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The 10 Types of Writers' Block (and How to Overcome Them)

The 10 Types of Writers' Block (and How to Overcome Them)

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Philip Pullman calls time on the present tense Last week, the Daily Telegraph printed a story headlined "Philip Pullman and Philip Hensher criticise Booker prize for including present-tense novels". Not for the first time, a statement bellowed forthrightly in a headline became rather more muffled and provisional in the text below it, which carefully avoided having me say directly that I was criticising the Man Booker shortlist. I hadn't done that because I hadn't read the books. I'm quite prepared to believe that each of the listed novels that's told in the present tense is a miracle of literary art.

How To Find Your Writing Muse If you’re lying awake in bed, and you look over at your sleeping partner with their tongue hanging out, snoring, making odd farty noises, and your heart starts beating faster and you think, “Of course! What a brilliant idea for a horror story,” then congratulations, you have a genuine muse on your hands. Sadly, that’s not the case for everyone. Having someone who can inspire great ideas and put thoughts in your head that lead to marvellous stories is something we would all love, but the muse as an independent being who feeds out creativity is a rare and unreliable creation. So where can you go for a refill when your well runs dry?

How a Scene List Can Change Your Novel-Writing Life By the end of this post you will have a nagging urge to use an excel spreadsheet. Don’t make that face—I know you’re a writer and not a data analyst. Or if you are a data analyst—I get that you’re on this blog to get away from your day job. But guess what? At the suggestion of Randy Ingermason—the creator of the Snowflake Method—I listed all of the scenes in my novel in a nice little Google spreadsheet. 9 Easily Preventable Mistakes Writers Make with Dialogue Dialogue has been my own writing nemesis and I continue to find it a challenge, although each day of writing seems to improve it slightly! Today, author and blogger Ali Luke helps us with some basic dialogue mistakes and how to fix them. Whether you love writing dialogue or dread it, you’ll probably agree it’s an essential part of fiction.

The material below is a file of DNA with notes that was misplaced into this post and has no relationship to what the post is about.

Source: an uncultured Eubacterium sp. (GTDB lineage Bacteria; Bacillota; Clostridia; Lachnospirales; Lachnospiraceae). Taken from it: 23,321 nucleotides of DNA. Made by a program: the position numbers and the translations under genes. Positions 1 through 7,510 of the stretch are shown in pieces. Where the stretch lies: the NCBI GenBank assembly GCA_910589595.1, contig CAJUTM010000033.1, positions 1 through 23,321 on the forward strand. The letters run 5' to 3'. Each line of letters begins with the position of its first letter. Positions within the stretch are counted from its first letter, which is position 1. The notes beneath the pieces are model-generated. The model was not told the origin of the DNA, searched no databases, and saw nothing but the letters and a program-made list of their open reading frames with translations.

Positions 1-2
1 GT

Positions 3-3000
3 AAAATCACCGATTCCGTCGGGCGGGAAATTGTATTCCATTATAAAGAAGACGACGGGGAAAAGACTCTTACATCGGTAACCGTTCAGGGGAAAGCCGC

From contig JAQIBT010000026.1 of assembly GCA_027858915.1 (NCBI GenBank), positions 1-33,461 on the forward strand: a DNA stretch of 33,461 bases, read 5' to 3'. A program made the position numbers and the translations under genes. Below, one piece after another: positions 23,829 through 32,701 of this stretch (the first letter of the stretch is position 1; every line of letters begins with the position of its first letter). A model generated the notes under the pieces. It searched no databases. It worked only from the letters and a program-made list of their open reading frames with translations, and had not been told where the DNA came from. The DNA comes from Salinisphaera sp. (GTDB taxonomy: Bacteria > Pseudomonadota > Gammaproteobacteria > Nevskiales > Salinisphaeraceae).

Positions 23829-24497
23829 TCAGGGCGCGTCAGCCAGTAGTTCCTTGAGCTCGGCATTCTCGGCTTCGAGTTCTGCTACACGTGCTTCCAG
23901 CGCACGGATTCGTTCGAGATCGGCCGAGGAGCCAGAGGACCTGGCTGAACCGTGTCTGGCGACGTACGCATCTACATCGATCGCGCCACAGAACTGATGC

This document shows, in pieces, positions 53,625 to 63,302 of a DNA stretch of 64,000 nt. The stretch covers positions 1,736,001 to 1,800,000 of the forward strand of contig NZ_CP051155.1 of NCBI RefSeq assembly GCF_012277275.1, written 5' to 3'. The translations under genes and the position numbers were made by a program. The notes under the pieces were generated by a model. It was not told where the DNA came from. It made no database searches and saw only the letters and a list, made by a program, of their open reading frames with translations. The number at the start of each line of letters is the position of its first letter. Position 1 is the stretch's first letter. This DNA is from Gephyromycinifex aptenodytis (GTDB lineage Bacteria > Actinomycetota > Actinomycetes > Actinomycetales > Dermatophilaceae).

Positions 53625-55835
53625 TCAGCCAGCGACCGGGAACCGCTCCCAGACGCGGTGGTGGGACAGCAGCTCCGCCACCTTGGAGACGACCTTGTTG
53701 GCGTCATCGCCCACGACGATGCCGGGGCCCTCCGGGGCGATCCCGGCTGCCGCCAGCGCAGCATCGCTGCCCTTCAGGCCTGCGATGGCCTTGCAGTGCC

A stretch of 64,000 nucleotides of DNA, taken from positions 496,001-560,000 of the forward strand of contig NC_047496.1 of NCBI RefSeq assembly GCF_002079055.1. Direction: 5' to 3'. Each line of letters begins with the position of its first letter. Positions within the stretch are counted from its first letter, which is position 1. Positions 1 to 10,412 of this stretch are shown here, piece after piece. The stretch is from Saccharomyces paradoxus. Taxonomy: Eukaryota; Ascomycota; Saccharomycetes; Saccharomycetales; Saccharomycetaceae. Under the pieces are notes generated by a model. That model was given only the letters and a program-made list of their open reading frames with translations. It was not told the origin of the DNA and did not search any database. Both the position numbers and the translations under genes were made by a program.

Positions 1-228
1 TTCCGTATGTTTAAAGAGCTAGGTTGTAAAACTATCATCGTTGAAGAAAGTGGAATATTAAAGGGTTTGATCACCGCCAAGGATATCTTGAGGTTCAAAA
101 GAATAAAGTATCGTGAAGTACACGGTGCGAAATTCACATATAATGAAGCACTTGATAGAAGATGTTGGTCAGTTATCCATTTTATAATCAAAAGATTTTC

Easy Novel Outline – Free Writing Lessons and Worksheets Here you'll find easy novel outline techniques to plan your book step by step, along with worksheets for planning characters and scenes. This is just one of many pages on this website with creative writing worksheets and advice. At the bottom, you'll find links to related pages on how to write a novel. An outline for your novel A novel outline is a plan for a novel.

The Ultimate Guide to Writing Better Than You Normally Do. Writing is a muscle. Smaller than a hamstring and slightly bigger than a bicep, and it needs to be exercised to get stronger. Think of your words as reps, your paragraphs as sets, your pages as daily workouts. Think of your laptop as a machine like the one at the gym where you open and close your inner thighs in front of everyone, exposing both your insecurities and your genitals. Because that is what writing is all about. This Itch of Writing: Psychic Distance: what it is and how to use it Psychic Distance is a concept which John Gardner explores in his book The Art of Fiction, and I think it's absolutely crucial, not difficult to understand, and not nearly talked about enough. You'll also find it called Narrative Distance because, basically, it's about where the narrative (and therefore the reader) stands, relative to a character. Another way of thinking of it is how far the reader is taken, by the narrator, inside the character's head. Gardner breaks it down thus:

Stop Learning. Start Applying. — Personal Growth Stop Learning. Start Applying. Stop searching.

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